Bottom Line: Such percepts are partly based on the way physical surfaces and media reflect and transmit light and partly on the way the human visual system processes the complex patterns of light reaching the eye.Despite a great deal of previous experimental and modelling work on layered representation, however, a unified computational model of key perceptual demonstrations is still lacking.Here we present the first general computational model of perceptual layering and surface appearance--based on a boarder theoretical framework called gamut relativity--that is consistent with these demonstrations.

View Article: PubMed Central - PubMed

Affiliation: Institute for Telecommunications Research, University of South Australia, Mawson Lakes, 5095, Australia; Center for Computational Neuroscience and Neural Technology, Boston University, Boston, MA, United States of America.

ABSTRACT
When we look at the world--or a graphical depiction of the world--we perceive surface materials (e.g. a ceramic black and white checkerboard) independently of variations in illumination (e.g. shading or shadow) and atmospheric media (e.g. clouds or smoke). Such percepts are partly based on the way physical surfaces and media reflect and transmit light and partly on the way the human visual system processes the complex patterns of light reaching the eye. One way to understand how these percepts arise is to assume that the visual system parses patterns of light into layered perceptual representations of surfaces, illumination and atmospheric media, one seen through another. Despite a great deal of previous experimental and modelling work on layered representation, however, a unified computational model of key perceptual demonstrations is still lacking. Here we present the first general computational model of perceptual layering and surface appearance--based on a boarder theoretical framework called gamut relativity--that is consistent with these demonstrations. The model (a) qualitatively explains striking effects of perceptual transparency, figure-ground separation and lightness, (b) quantitatively accounts for the role of stimulus- and task-driven constraints on perceptual matching performance, and (c) unifies two prominent theoretical frameworks for understanding surface appearance. The model thereby provides novel insights into the remarkable capacity of the human visual system to represent and identify surface materials, illumination and atmospheric media, which can be exploited in computer graphics applications.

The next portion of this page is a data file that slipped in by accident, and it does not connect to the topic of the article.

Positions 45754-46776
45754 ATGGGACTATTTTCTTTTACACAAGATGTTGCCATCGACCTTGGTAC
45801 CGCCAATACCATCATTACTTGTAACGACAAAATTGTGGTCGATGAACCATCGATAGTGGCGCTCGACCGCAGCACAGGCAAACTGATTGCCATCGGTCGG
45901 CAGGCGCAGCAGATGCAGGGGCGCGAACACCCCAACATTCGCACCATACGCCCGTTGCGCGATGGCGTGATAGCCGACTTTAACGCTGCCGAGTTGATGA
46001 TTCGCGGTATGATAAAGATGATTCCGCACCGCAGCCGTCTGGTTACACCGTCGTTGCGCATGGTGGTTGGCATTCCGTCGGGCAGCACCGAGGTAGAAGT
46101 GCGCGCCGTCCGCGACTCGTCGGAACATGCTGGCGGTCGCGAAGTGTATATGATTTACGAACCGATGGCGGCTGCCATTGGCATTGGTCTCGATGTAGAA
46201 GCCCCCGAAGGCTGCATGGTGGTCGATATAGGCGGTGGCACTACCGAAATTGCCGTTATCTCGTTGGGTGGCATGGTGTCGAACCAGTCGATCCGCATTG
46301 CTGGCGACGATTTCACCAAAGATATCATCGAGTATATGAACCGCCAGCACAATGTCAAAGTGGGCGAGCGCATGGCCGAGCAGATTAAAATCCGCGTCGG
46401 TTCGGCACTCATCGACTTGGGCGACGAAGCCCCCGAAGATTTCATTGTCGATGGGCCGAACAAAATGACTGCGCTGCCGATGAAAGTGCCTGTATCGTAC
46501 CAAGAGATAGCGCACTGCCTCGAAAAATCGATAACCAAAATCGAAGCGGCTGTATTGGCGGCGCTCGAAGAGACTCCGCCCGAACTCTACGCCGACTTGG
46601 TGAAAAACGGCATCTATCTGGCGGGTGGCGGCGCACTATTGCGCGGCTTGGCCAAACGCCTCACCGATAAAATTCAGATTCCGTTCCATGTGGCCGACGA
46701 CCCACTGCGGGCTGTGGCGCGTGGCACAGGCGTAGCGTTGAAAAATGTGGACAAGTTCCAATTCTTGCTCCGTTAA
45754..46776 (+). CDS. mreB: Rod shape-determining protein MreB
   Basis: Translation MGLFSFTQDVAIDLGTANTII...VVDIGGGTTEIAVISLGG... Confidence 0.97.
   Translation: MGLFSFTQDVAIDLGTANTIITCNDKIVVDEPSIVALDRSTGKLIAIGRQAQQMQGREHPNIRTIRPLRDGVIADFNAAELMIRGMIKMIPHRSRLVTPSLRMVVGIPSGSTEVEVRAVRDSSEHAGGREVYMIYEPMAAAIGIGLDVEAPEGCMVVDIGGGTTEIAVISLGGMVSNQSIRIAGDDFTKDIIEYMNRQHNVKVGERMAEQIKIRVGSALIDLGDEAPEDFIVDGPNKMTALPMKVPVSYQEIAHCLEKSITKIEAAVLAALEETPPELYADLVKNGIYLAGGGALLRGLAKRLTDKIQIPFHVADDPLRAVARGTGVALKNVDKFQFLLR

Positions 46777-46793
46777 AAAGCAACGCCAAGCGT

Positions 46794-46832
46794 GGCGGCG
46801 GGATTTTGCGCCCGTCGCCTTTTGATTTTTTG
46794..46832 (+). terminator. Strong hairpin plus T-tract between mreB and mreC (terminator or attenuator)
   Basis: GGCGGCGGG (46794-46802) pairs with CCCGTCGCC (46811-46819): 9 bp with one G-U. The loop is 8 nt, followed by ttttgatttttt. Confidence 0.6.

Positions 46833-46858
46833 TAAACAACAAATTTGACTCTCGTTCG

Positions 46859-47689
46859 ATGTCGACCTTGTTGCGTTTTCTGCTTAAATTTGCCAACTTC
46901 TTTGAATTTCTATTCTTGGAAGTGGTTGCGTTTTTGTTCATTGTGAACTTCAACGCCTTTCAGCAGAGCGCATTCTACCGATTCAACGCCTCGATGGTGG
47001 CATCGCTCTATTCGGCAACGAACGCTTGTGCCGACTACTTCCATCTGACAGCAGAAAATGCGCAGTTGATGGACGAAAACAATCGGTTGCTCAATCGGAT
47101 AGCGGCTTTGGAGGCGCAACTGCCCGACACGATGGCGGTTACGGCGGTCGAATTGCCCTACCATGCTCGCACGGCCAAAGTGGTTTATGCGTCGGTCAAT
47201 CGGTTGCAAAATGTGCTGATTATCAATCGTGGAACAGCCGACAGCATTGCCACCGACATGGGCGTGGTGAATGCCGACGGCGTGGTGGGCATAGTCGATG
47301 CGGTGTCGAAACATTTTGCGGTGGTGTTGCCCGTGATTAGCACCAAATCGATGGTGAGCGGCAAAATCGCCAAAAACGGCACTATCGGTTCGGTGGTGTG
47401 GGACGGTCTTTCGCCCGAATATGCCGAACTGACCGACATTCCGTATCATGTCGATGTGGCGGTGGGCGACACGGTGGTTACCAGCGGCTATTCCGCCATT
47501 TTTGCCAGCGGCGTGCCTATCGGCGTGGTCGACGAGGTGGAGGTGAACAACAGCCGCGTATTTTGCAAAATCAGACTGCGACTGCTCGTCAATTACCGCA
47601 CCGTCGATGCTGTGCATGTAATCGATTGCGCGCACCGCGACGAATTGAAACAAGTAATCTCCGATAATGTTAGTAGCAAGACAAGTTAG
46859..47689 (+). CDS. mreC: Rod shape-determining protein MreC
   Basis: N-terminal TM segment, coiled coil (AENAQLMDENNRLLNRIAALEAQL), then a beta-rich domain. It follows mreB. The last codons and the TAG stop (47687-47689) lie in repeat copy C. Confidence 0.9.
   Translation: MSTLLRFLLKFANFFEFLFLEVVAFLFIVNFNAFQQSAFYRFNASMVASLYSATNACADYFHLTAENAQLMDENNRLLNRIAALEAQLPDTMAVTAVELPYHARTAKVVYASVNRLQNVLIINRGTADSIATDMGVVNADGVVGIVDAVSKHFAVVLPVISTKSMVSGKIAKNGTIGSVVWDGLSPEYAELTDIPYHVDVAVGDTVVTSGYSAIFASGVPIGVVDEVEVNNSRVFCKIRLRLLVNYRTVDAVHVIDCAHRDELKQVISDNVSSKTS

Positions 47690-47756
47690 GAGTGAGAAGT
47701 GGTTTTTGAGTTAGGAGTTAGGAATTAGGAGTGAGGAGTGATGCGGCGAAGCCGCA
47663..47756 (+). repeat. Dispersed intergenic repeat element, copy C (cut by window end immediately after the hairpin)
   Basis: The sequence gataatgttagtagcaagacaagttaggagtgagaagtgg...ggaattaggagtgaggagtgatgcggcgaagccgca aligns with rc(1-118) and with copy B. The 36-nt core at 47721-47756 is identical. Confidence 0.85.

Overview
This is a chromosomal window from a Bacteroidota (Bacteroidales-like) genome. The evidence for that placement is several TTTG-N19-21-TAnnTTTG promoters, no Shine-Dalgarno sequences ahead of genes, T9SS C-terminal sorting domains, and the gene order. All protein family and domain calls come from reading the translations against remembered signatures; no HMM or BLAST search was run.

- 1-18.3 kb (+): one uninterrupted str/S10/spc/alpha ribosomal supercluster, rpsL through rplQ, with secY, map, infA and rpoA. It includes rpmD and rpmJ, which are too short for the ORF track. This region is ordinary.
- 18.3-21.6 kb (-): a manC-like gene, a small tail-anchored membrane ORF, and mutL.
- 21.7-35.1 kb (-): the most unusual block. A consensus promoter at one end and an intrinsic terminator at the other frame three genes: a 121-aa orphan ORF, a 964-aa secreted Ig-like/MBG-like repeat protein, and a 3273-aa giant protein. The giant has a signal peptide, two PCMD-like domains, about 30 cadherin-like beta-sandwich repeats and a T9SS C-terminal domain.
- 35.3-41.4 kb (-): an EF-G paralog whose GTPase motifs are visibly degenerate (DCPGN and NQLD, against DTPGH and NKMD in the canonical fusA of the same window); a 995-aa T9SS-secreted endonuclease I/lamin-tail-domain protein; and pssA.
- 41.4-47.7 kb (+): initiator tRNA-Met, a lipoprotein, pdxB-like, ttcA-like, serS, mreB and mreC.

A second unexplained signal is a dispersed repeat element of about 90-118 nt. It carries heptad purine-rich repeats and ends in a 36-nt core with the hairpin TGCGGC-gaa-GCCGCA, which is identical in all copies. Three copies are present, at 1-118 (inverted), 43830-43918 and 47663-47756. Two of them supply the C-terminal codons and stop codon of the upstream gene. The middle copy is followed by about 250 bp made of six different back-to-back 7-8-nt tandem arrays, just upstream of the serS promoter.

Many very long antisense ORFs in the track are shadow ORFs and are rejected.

No MeSH data available.


Related in: MedlinePlus